If you don’t let it in, you don’t have to get it out: Thought preemption as a method to control unwanted thoughts

21 July, 2022
Eran Eldar

Trying to stop thinking unwanted, often repetitive thoughts is a familiar experience. However, being aware of such attempts implies that the thought has already reached consciousness. Can we preempt an unwanted thought from coming to mind in the first place?

In a new study, Dr. Isaac Fradkin and Dr. Eran Eldar have examined this question using a free association task where people were instructed to avoid repeating associations. The study has shown that to meet the task, people principally reject and replace unwanted associations after they have already reached consciousness. Another prominent finding was that, in general, thinking and reporting a thought dramatically increases its strength, making it even more likely to be generated the future. However, people instructed to suppress repeated associations were able to partially avoid this self-reinforcing effect of thoughts. Thus, whereas people cannot completely avoid unwanted thoughts, this study suggests a novel mechanism allowing people to make sure unwanted thoughts do not become excessively repetitive.

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Physicians prescribe fewer analgesics during night shifts than day shifts

17 July, 2022
Dr Anat Perry

Adequate pain management is one of the biggest challenges of the modern healthcare system. Physician perception of patient subjective pain, which is crucial to pain management, is susceptible to a host of potential biases. Here we explore the timing of physicians’ work as a previously unrecognized source of systematic bias in pain management. We hypothesized that during night shifts, sleep deprivation, fatigue, and stress would reduce physicians’ empathy for others’ pain, leading to underprescription of analgesics for patient pain relief. In study 1, 67 resident physicians, either following a night shift or not, performed empathy for pain assessment tasks and simulated patient scenarios in laboratory conditions. As predicted, following a night shift, physicians showed reduced empathy for pain. In study 2, we explored this phenomenon in medical decisions in the field. We analyzed three emergency department datasets from Israel and the United States that included discharge notes of patients arriving with pain complaints during 2013 to 2020 (n = 13,482). Across all datasets, physicians were less likely to prescribe an analgesic during night shifts (compared to daytime shifts) and prescribed fewer analgesics than generally recommended by the World Health Organization. This effect remained significant after adjusting for patient, physician, type of complaint, and emergency department characteristics. Underprescription for pain during night shifts was particularly prominent for opioids. We conclude that night shift work is an important and previously unrecognized source of bias in pain management, likely stemming from impaired perception of pain. We consider the implications for hospitals and other organizations employing night shifts.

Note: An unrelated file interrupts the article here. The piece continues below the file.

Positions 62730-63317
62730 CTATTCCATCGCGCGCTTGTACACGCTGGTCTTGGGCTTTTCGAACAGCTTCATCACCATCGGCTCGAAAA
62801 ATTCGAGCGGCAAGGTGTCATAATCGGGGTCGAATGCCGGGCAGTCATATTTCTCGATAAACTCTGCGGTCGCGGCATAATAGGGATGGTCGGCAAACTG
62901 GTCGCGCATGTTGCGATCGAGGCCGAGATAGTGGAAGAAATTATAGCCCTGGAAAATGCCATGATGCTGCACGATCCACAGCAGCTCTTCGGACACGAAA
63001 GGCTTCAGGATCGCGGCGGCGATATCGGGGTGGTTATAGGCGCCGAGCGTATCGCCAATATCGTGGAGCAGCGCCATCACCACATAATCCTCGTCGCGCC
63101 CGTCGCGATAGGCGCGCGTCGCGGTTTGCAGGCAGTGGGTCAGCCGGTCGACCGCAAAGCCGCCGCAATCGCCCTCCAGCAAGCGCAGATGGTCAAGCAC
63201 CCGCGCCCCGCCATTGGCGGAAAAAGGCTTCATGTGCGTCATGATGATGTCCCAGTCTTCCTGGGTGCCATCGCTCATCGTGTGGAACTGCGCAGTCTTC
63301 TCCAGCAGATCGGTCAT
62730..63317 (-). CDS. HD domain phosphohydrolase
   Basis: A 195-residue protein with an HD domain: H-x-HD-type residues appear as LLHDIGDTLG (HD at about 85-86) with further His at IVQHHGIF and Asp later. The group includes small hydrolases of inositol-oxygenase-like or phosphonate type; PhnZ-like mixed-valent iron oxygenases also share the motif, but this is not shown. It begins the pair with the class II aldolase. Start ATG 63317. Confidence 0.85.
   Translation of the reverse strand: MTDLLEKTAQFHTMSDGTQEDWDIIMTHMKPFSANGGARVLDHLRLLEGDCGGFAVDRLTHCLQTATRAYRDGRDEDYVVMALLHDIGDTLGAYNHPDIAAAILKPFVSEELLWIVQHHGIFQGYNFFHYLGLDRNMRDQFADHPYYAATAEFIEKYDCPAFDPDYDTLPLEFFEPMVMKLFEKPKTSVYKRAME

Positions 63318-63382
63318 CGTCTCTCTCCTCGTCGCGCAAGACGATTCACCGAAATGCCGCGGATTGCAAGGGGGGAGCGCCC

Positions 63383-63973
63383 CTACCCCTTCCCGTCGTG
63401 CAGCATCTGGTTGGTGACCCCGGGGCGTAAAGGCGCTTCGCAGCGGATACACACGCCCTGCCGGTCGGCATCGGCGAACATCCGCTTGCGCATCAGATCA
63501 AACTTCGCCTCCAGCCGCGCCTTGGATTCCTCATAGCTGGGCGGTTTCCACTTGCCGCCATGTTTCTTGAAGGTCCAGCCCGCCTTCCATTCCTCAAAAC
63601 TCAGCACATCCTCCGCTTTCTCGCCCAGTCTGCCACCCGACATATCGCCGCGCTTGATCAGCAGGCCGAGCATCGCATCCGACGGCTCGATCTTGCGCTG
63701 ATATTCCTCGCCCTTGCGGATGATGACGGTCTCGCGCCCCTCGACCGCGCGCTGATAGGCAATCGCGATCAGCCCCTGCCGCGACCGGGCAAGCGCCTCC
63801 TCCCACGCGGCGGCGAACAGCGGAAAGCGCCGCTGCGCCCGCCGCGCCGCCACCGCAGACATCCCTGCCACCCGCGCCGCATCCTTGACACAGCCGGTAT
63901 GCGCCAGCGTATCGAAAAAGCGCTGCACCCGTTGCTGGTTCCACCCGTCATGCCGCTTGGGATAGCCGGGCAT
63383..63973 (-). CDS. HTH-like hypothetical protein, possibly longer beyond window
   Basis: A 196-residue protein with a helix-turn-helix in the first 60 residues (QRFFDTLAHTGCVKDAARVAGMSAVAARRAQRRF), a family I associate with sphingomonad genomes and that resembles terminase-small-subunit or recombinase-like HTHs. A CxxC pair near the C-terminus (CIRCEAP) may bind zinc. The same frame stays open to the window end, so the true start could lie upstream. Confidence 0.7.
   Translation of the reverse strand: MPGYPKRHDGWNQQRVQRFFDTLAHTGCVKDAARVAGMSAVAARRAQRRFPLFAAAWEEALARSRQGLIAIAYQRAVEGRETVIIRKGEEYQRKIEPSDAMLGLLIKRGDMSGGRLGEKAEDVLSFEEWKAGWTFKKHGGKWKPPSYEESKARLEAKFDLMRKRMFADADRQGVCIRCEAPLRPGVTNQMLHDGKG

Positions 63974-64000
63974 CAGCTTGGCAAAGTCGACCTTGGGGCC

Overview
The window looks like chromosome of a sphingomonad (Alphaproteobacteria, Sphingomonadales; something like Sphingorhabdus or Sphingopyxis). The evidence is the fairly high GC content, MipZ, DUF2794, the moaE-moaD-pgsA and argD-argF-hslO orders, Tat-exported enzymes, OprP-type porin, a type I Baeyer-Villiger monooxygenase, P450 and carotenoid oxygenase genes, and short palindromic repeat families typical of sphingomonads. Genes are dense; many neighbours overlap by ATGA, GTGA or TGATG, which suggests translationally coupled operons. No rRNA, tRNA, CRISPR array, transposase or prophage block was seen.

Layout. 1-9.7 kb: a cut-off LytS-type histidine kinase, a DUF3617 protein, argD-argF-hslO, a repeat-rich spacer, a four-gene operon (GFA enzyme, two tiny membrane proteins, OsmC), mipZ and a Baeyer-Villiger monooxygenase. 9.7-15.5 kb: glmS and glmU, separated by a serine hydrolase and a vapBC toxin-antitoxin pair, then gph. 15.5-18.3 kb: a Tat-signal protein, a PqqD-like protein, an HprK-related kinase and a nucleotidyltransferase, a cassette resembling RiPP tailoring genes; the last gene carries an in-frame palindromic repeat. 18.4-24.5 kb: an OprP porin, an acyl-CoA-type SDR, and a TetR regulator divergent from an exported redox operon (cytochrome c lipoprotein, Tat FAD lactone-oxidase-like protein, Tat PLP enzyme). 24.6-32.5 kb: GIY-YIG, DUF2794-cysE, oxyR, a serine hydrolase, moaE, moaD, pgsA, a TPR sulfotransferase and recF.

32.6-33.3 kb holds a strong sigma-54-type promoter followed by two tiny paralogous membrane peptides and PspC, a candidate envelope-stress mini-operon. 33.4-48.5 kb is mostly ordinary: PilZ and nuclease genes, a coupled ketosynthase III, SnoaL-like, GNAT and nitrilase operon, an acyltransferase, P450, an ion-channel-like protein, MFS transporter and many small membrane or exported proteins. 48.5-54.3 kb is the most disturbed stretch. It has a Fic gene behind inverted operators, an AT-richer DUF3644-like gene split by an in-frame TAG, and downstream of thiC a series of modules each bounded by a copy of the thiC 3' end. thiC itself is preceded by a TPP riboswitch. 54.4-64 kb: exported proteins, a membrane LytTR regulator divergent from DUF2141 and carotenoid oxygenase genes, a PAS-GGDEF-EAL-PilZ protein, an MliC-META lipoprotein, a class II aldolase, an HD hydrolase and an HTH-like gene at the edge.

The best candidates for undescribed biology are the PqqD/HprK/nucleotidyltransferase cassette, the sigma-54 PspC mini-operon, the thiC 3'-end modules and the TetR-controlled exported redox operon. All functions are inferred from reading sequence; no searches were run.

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Cognitive bias modification of inferential flexibility

5 July, 2022
Cognitive bias modification of inferential flexibility

Are things not going well right now? Having a bad day?

When people experience a negative life event, they tend to make causal inferences about the event. These inferred causes affect the way people experience events and respond to them. Over time, whereas some people revisit events and rethink about them, shift towards more adaptive inferences, others may stay stuck in their initial negative inference.

What if we could help people flexibly shift between negative causal inferences (e.g., ‘This happened because I’m a failure’) to more adaptive ones (e.g. ‘This was difficult and I’m not at my best at the moment’)?

A new paper by Dr. Baruch Perlman and Prof. Nilly Mor recently published in Behaviour Research and Therapy, is part of a series of papers from Baruch’s dissertation and describes the construction of a novel cognitive bias modification (CBM) procedure that targets inferential flexibility. The training procedure was successful in training participants towards greater inferential flexibility and resulted in decreased negative mood and state rumination. Taking their prior work in which training promoted a positive inferential style a step further, this paper discusses the unique contribution of a CBM procedure targeting flexibility as well as its challenges.

Link for the full paper:

Previous CBM papers:

Nilly Mor

Hierarchical inference as a source of human biases

26 June, 2022
Eran Eldar

It is common to think of human biases as resulting from limited cognitive resources. This idea has had immense influence on research, public policy, and popular culture, and it is no doubt correct in some cases. But it misses the fact that reaching biased judgments often requires integrating more, not less, information. What typically happens is that people are asked to use only a specific set of facts to form their judgments, but instead they also consider various contextual factors, such as how a question was framed or what was their emotional state at the time. Although this means they are taking into account information the experimenter may not have considered to be relevant, Paul Sharp and Isaac Fradkin from Eran Eldar’s lab demonstrate how this more complex form of inference can produce “rationally biased” judgements that benefit decision making in many contexts.

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